Love the Sandy style. It’s like a hybrid between a bootie and a d’orsay flat, and can be worn for both casual and professional settings. The side cut makes it very easy to slip on and off, but somehow still remains very secure while walking. It looks different enough from my Rothy’s points and Blondo booties to keep in my daily rotation.
The leather really forms to your feet – so in lighter and softer leathers, you can see the outline of your feet or toes at times. This doesn’t bother me, but I wanted to call that out for those who aren’t a fan. The heel area has a small wrinkle underneath, due to the absence of a heel stiffener. Again, I don’t mind and think this adds to the character of the style.
I am generally a narrow 7.5 – I wear a 7.5 in all Rothy’s styles (even points), I can squeeze into a 7 in Tieks and typically wear a 7.5 B or 38 in other shoes. I bought a size 38 based on the official sizing chart and they fit lightly snug with about 1 cm of space in front of my toe. From what I understand, these are supposed to fit snug out of the box due to the natural stretching of the leather. I’ll update this post later if they do stretch out and become loose – if that’s the case, I may try another in size 7 / 37.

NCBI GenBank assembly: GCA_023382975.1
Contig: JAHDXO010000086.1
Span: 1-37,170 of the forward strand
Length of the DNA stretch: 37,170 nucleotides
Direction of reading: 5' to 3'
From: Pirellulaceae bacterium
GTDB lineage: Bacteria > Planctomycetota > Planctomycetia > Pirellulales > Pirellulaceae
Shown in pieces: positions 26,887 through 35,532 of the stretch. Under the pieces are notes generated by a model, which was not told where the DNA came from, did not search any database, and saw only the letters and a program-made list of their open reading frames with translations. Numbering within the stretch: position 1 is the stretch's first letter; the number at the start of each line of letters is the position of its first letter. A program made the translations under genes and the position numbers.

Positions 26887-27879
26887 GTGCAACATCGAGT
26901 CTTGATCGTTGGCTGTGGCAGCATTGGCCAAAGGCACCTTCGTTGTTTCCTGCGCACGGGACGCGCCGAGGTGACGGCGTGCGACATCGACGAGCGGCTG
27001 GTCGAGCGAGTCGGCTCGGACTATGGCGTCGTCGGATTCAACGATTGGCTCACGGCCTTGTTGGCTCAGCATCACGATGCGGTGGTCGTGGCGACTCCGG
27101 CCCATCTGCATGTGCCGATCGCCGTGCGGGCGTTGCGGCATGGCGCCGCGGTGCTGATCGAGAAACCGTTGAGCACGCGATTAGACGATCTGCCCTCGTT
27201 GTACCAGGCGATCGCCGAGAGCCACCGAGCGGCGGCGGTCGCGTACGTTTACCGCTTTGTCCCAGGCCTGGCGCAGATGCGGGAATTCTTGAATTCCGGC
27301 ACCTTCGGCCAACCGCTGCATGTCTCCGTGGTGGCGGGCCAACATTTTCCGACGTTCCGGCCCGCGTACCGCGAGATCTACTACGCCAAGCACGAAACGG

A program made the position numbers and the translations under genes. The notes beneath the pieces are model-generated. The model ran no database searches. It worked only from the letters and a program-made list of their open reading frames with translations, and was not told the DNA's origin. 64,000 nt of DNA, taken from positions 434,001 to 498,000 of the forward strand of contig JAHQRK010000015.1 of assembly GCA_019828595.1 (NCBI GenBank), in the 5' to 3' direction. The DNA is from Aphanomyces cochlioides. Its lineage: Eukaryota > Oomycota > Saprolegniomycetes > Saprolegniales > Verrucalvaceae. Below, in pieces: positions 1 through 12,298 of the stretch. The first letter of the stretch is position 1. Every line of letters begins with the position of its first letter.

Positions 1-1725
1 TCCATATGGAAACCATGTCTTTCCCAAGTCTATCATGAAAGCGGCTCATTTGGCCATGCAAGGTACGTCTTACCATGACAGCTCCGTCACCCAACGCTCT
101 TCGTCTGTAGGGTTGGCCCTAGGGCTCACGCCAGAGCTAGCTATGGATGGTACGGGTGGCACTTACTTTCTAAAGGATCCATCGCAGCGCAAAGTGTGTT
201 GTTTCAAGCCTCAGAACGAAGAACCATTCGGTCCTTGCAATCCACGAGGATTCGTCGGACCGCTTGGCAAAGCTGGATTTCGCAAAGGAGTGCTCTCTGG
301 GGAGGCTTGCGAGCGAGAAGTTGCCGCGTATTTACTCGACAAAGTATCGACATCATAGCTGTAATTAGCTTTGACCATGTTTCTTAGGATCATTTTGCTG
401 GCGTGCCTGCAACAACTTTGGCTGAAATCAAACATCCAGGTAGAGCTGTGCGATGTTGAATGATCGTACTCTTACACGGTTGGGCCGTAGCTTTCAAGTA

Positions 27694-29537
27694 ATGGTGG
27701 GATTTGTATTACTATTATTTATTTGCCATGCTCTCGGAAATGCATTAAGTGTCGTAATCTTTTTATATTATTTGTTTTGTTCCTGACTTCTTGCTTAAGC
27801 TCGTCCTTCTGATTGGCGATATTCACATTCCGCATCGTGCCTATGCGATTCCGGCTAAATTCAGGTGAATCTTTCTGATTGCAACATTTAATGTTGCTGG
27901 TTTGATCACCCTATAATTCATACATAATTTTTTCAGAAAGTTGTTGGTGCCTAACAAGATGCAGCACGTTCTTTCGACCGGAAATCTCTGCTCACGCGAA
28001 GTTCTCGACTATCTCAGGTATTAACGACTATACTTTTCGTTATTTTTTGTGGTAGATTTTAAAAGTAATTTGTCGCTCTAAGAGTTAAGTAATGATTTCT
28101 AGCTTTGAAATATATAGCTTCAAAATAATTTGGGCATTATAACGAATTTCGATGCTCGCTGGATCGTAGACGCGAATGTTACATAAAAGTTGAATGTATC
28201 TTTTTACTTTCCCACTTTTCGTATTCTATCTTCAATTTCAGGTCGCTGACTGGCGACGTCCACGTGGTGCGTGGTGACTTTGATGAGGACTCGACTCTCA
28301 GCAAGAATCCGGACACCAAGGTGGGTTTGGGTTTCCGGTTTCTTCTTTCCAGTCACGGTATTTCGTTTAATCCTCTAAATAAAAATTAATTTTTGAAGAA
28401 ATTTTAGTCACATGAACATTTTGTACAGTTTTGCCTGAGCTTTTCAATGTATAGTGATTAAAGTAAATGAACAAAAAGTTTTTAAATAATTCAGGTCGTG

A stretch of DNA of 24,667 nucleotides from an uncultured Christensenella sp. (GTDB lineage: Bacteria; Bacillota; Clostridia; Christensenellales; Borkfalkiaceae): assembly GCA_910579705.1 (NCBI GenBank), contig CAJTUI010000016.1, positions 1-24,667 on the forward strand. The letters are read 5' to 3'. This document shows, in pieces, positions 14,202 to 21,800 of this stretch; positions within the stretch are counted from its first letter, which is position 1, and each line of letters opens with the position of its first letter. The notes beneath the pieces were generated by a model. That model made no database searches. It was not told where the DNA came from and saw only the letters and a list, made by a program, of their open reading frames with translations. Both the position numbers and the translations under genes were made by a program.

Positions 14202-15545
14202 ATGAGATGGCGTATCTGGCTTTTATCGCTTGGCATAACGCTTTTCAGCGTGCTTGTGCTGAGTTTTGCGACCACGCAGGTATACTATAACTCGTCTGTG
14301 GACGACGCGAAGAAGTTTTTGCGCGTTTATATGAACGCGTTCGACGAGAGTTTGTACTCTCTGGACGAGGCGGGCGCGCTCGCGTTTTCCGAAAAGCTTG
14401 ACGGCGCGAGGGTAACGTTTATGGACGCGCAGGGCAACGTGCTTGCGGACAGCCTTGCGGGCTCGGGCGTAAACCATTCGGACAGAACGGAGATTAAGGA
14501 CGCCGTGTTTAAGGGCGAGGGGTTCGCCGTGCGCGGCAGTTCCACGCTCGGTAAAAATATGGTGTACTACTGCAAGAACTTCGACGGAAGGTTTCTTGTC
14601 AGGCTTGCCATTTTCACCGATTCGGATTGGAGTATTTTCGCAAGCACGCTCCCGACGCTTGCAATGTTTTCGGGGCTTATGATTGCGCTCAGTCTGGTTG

These shoes feel fantastic on. They hug your feet immediately in a way that I haven’t seen with any other shoes, except the Everlane Day Glove in ReKnit (quick review here). Because the leather is so soft and there are no tough, stiched edges, I think these would work well for those with bunions.
Smell & Sweat
So far, no problem – given the all-leather construction of these shoes, I don’t expect odor to be a problem unlike synthetic shoes. And, the single layer of leather should improve sweat wicking and breathability. I’ll update this section if this is not the case!
This is my only concern with the pair I have. The leather is quite soft and I can see that I’ll probably get a toe bump at the front. I might employ the trusty Tieks moleskin method to prevent that part from poking out too much. In the photos below, you can get a sense of how soft the leather is from the second photo.